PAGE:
The Call of the Kingdom


  • Question from MRI, United Kingdom

    Is there any sound theological to the idea of ‘balance?’ What I mean is when our faith is inspired, e.g. by Christians like Brother Yun (‘the Heavenly Man’) and we start consider being radical and think of living like that, but we override it with “Balance”. In what sense should we follow the call to be able to surrender where we are at in life with our work and family etc, and give up all our creature comforts and go for it, allowing the Holy Spirit to guide us, and be obedient to God, even if it means being an outcast, rejected etc? Are we right to calm ourselves down and reason it out, saying ‘I’m sure that God wants us to be blessed’, but put to the back of our minds the call?

    The simple answer is that Jesus urges his followers repeatedly in the gospels to think and act differently from those around them. In Luke chapter 18 Peter says “We left everything to follow you.” Jesus then tells him that “No-one who has left home or wife or brothers or parents or children for the sake of the Kingdom of God will fail to receive many times as much – in this age and in the age to come” (verses 28-30). You can read those verses how you will with regards rewards for believers, but they underline a couple of important things.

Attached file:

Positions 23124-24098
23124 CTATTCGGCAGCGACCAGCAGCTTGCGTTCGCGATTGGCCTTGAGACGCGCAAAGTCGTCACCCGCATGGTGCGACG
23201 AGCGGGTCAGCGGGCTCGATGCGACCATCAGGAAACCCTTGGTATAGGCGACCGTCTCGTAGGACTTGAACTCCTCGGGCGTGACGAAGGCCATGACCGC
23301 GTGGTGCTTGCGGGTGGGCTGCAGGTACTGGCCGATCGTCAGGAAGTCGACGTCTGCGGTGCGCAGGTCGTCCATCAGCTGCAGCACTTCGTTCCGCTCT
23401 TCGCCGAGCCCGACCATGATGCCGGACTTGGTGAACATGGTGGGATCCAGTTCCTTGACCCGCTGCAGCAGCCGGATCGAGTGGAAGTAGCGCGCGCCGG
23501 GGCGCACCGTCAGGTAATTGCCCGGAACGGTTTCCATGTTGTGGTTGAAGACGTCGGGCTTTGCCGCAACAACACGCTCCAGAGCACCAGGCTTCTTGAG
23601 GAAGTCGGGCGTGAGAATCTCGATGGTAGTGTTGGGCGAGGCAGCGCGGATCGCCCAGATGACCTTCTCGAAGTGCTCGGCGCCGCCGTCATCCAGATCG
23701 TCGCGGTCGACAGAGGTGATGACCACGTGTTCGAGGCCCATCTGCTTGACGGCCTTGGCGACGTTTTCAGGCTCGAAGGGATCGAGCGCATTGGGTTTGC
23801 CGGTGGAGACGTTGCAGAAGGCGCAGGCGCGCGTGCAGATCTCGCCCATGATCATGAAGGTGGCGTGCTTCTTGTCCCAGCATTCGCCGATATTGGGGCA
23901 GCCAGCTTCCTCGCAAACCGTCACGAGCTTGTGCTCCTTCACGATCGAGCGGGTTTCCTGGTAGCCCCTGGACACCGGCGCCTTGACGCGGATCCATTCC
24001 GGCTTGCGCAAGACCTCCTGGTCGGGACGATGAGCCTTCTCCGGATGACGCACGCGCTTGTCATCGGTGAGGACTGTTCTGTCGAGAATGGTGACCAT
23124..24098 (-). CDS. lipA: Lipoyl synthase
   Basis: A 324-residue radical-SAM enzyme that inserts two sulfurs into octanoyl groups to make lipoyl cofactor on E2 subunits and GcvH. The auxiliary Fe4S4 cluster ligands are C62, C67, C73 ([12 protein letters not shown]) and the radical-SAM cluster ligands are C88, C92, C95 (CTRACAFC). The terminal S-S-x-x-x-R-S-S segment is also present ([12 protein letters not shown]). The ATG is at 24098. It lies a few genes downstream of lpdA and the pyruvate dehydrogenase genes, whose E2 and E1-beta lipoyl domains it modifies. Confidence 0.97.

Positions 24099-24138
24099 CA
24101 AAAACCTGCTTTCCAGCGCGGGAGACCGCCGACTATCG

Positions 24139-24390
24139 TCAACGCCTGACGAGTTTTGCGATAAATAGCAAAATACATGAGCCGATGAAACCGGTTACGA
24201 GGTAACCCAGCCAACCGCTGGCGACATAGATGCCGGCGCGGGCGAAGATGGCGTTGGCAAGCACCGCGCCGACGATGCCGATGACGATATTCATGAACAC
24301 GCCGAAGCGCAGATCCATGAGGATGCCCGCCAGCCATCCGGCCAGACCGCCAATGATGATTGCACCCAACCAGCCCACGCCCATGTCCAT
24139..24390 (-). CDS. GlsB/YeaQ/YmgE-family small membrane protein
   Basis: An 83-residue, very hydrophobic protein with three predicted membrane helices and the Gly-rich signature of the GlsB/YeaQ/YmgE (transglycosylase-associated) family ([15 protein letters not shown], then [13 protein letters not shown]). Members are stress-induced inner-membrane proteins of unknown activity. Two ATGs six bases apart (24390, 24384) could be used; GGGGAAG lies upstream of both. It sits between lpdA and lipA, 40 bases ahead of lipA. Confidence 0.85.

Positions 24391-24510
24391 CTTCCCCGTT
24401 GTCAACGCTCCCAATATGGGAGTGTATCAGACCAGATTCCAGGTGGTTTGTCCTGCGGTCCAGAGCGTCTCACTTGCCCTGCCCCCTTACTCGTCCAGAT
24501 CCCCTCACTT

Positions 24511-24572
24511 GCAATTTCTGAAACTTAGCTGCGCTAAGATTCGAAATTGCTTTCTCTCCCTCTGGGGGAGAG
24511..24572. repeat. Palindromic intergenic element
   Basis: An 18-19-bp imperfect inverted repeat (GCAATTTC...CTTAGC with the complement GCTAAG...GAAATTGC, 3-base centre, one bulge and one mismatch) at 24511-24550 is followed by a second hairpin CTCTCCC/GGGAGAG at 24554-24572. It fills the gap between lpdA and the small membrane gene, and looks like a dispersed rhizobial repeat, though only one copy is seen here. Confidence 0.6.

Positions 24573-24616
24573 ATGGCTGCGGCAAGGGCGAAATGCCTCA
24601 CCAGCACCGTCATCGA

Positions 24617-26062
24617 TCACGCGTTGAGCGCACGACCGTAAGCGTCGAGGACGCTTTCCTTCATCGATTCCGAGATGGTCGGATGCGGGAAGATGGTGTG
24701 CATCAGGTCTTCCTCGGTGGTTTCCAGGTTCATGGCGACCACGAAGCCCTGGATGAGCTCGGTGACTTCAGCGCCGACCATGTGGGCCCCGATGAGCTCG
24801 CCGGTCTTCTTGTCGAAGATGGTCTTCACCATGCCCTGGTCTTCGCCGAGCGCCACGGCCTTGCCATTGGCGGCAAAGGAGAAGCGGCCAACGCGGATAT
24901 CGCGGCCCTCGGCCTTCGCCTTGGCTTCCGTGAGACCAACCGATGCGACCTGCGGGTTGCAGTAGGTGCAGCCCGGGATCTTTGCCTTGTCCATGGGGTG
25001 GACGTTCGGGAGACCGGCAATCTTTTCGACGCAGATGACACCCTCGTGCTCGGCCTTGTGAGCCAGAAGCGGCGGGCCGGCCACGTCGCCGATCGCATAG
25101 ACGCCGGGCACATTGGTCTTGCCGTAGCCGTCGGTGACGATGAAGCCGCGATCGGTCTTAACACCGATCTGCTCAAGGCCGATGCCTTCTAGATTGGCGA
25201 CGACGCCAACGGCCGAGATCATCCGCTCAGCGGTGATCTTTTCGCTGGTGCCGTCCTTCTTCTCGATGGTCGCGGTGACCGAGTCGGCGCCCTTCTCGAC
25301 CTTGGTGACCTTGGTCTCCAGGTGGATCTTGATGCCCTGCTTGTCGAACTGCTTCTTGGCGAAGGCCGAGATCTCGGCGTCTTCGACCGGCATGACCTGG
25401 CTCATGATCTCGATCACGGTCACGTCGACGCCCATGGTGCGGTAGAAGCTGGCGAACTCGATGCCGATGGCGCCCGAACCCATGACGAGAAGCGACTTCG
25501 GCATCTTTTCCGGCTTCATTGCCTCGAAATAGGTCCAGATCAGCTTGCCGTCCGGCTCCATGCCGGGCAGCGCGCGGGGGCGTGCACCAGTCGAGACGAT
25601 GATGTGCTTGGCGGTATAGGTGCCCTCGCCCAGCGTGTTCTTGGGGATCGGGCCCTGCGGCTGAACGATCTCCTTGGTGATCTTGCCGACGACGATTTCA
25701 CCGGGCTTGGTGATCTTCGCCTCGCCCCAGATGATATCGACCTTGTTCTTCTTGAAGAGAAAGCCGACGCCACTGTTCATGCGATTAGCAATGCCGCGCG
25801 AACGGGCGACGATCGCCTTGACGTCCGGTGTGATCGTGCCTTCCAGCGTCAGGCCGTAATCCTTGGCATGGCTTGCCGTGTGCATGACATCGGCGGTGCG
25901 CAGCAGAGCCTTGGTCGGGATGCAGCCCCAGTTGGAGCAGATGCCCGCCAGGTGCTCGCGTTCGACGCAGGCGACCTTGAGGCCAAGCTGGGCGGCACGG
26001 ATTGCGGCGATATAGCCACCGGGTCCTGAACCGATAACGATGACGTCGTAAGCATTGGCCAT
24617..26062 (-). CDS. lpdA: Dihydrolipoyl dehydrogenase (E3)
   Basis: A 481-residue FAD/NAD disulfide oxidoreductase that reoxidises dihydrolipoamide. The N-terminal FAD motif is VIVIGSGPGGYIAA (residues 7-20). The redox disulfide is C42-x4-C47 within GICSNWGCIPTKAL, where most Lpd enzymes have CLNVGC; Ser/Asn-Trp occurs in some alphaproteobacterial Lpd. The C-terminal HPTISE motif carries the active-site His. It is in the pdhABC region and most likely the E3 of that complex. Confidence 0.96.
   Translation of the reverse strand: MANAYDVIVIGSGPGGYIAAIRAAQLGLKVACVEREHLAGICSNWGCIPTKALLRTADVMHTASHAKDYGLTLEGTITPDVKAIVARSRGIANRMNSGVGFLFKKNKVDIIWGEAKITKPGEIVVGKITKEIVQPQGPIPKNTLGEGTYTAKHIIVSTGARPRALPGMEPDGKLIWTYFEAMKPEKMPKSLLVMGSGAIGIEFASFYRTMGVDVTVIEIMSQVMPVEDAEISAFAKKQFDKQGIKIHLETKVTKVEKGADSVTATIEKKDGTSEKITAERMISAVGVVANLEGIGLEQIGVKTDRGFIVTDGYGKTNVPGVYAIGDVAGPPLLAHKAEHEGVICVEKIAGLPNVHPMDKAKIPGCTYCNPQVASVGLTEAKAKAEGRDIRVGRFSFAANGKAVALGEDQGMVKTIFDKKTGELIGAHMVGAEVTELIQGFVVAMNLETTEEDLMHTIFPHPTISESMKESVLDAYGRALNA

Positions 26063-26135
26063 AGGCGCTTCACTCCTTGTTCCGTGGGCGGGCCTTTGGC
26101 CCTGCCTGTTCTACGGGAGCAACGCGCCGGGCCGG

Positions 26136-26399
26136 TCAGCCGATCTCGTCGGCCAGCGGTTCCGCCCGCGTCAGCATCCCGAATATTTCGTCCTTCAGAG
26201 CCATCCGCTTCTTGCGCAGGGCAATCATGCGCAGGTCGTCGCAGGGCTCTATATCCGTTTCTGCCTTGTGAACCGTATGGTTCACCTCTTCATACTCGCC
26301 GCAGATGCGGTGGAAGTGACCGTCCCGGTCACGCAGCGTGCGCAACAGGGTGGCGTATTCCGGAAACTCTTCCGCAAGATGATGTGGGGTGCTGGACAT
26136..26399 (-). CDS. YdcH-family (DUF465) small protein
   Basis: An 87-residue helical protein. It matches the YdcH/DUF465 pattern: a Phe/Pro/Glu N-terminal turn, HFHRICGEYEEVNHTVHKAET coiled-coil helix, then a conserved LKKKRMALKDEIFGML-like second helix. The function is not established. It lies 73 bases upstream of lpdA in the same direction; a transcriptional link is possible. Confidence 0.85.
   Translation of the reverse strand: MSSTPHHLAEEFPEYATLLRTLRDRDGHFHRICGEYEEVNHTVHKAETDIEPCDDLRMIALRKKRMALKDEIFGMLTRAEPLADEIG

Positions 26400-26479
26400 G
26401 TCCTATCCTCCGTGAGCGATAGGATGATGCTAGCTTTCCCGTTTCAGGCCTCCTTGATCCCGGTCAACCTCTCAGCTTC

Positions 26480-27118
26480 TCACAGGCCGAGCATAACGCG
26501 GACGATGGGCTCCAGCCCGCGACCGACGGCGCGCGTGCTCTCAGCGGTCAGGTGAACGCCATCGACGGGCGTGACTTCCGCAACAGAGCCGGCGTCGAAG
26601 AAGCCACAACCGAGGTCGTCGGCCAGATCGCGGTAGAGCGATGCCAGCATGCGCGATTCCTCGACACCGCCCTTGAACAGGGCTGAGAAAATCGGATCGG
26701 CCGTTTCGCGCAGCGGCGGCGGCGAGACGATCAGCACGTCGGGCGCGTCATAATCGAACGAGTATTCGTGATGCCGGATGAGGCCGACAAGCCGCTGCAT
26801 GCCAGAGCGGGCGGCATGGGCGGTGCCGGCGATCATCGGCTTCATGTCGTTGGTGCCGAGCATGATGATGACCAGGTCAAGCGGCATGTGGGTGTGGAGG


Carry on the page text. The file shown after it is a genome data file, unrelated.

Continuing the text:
Firstly, Jesus expects a change in our motivation for living. There is no higher call on our life than the call of God. He does not dismiss other responsibilities as unimportant – in fact listing them like that indicates they are not to be given up lightly. But he does want to make the point that the call comes first and that might mean giving up everything ‘normal’ in a radical life-changing way.

    Secondly, there is no intrinsic worth in giving up those things sacrificially, unless you are doing it for the Kingdom of God. We can be tempted to think that subscribing to some quasi-monastic ideal will make us holier in God’s sight. Well, there’s no guarantee, so we have to be honest and ask whether giving up something is going to further the Kingdom.

    Sometimes it can be harder to stay and try to live for Christ in a given situation where everybody knows your shortcomings and past mistakes. It is always tempting, when we hear or read about inspirational Christians like Brother Yun, to want to emulate them. But we have to follow our own call, not just copy what we see others doing.

    I doubt the theological answer will go all the way to putting your mind at rest on this topic, but I hope it will give you a basis for discovering how you can follow the call on your life wherever you are now. Thanks for asking the question and contributing to freelance theology.

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